Dirucotide (MBP 8298) is a drug being tested for use in progressive forms of MS. Phase III clinical trials of the drug were recently cancelled because the drug was not demonstrating effectiveness in trial participants.

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McDonald Criteria

The McDonald criteria are the criteria required for a diagnosis. Although the McDonald criteria say it is possible to clinically diagnose MS without any tests, they recommend that investigations are carried out so test results can provide further evidence of MS. Diagnosis of relapsing remitting MS rests on: two relapses, separated by more than 30 days, OR one relapse and an MRI scan three months later that shows new lesions. To determine if a person has secondary progressive MS, they must have: had relapses in the past, shown a steady increase in disability for at least six months, whether or not they continue to have relapses. Primary progressive MS is diagnosed if there have been no previous relapses and if there is: a progression of disability over at least a year, an MRI scan that shows lesions consistent with MS, evidence of MS detected by examining the spinal fluid collected during a lumbar puncture (this is the only situation where a lumbar puncture is needed to diagnose MS).

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Mental Capacity Act

The Mental Capacity Act 2005. It is a basic principle of the law on consent that a mentally competent adult can refuse treatment for a good reason, a bad reason or for no reason at all. There are five key principles: Every adult has the right to make his or her own decisions and must be assumed to have capacity to do so unless it is proved otherwise, A person must be given all practicable help before anyone treats them as not being able to make their own decisions, Individuals must retain the right to make what might be seen as an unwise or eccentric decision, Anything done on behalf of a person who lacks capacity must be done in their best interests, Anything done for or on behalf of a person who lacks capacity should be the least restrictive of their basic rights and freedoms, The act provides a legal framework to protect patients with impaired capacity and also protects the carers who make decisions about their care and treatment.

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Methotrexate

Methotrexate is a chemotherapy drug that inhibits the production and maintenance of essential molecules in the cell. It has been shown to inhibit immune cell activation in MS, which prevents the cells from attacking myelin. It?s been shown to reduce the relapse rate in people with relapsing remitting MS.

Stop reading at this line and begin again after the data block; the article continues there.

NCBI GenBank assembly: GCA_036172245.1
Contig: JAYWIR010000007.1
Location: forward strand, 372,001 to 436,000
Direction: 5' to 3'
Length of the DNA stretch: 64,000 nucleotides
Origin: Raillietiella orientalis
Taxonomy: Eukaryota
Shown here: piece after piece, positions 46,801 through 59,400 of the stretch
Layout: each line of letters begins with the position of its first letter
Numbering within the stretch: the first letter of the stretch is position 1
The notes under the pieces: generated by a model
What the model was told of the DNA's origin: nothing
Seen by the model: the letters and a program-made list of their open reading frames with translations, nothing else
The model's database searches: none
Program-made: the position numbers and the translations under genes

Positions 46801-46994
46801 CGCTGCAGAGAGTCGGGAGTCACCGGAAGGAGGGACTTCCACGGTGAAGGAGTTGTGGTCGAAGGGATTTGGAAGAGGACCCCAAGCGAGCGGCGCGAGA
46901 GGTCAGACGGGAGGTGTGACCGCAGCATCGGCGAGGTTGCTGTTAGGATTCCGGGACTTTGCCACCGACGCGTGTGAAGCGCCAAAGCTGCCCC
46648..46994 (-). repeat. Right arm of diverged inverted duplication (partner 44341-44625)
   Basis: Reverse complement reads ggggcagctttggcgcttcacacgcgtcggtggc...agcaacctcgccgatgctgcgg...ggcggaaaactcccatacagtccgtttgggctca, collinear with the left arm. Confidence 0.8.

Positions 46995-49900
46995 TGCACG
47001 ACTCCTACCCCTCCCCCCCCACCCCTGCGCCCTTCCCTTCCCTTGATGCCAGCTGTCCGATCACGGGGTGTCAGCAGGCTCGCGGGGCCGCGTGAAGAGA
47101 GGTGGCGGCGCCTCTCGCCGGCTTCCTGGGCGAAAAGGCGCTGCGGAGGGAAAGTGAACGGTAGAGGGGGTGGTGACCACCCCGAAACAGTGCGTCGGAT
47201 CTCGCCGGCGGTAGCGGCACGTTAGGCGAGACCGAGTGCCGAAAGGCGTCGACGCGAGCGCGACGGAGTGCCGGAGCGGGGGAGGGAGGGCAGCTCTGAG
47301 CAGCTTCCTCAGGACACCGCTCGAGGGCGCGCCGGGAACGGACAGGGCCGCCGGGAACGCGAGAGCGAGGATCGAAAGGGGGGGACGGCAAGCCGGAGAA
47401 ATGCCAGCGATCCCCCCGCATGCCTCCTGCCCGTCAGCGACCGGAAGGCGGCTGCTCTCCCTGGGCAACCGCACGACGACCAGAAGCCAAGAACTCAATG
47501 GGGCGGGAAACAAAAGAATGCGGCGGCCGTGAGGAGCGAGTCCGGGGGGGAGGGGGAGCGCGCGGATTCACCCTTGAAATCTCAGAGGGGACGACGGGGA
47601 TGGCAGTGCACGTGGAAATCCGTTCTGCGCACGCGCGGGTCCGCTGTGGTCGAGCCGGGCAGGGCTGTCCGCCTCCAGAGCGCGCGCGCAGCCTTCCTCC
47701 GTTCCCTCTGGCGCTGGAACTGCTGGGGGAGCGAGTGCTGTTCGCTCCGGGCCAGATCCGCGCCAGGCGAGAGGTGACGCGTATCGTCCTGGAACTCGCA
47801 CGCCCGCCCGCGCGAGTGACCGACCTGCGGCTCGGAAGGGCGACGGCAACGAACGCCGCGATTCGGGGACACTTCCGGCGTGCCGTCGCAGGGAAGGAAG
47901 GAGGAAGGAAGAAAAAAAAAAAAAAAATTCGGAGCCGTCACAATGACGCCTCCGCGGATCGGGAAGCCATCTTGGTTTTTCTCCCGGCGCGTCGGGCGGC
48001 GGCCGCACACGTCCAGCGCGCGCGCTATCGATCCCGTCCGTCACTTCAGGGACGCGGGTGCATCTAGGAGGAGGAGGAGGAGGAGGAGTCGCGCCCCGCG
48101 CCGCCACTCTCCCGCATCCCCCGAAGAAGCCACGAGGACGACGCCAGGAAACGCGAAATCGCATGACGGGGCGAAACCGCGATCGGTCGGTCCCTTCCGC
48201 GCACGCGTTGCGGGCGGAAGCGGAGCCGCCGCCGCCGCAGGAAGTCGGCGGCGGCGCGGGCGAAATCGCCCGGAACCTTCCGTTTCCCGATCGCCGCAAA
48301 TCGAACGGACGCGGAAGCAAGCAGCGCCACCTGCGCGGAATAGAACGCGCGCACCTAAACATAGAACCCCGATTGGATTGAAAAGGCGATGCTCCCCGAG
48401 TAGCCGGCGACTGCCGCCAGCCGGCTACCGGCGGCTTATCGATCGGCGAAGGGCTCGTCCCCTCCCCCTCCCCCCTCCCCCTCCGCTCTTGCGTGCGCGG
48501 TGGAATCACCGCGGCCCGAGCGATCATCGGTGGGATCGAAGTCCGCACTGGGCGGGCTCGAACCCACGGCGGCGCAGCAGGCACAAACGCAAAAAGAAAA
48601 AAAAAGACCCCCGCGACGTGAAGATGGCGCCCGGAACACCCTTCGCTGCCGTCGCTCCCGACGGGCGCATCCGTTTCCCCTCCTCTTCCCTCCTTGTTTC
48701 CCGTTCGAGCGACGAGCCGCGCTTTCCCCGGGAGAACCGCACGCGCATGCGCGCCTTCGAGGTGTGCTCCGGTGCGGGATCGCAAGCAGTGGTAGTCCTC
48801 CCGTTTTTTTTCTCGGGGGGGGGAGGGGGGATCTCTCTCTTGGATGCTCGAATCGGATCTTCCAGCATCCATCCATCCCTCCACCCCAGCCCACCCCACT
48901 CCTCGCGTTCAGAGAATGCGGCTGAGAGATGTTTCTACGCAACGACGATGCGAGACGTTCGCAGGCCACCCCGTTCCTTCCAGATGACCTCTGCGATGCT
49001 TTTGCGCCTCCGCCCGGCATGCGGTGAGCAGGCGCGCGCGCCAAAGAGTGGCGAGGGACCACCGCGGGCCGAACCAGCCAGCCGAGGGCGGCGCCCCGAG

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Methylprednisolone

Methylprednisolone is a type of corticosteriod which is often used to reduce the lenghth of time and severity of relapses in people with MS. It is currently being tested as a potential disease modifying therapy in secondary progressive MS.

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Minocycline

is an oral antibiotic used to treat acne. It?s being developed for use in people with MS.

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Mitoxantrone

Mitoxantrone is a drug which acts to damage rapidly dividing cells, such as those in the immune system. It is usually used, in combination with other drugs, as a type of chemotherapy to treat certain types of cancer. In recent years it has been used to treat some forms of MS. It is normally used in very active relapsing remitting or secondary progressive MS, where relapses are still a significant feature. During the period of treatment, mitoxantrone appears to work in MS by suppressing the immune system and giving the nervous system a chance to recover from recent relapses.

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Molecule

A molecule is the smallest part of a substance that can possibly exist on its own and still have the properties of that substance. It is usually made of a group of atoms, for example a molecule of water is made up of two hydrogen atoms and one oxygen atom.

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Monoclonal antibody

A highly specific, laboratory-produced antibody (molecules normally made by the immune system that typically combat infections) that can locate and bind to specific targets wherever they are in the body. Several monoclonal antibodies are being tested or used as treatments for MS.

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Motability scheme

Motability is a scheme which enables disabled people to become mobile by obtaining a car, powered wheelchair or scooter. People who receive the higher rate mobility component of the Disability Living Allowance may exchange all or part of their allowance in return for a car, powered wheelchair or scooter.

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MRI

Magnetic resonance imaging (or MRI) is a technique used by doctors and researchers in the diagnosis and monitoring of MS, because it can detect lesions (areas of myelin damage) in the brain and spinal cord of people with MS.

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MS hug

A type of neuropathic pain caused by MS nerve damage in the brain or spinal cord. It feels like a tight band or constricting pain, usually around the trunk of the body.

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MS Nurse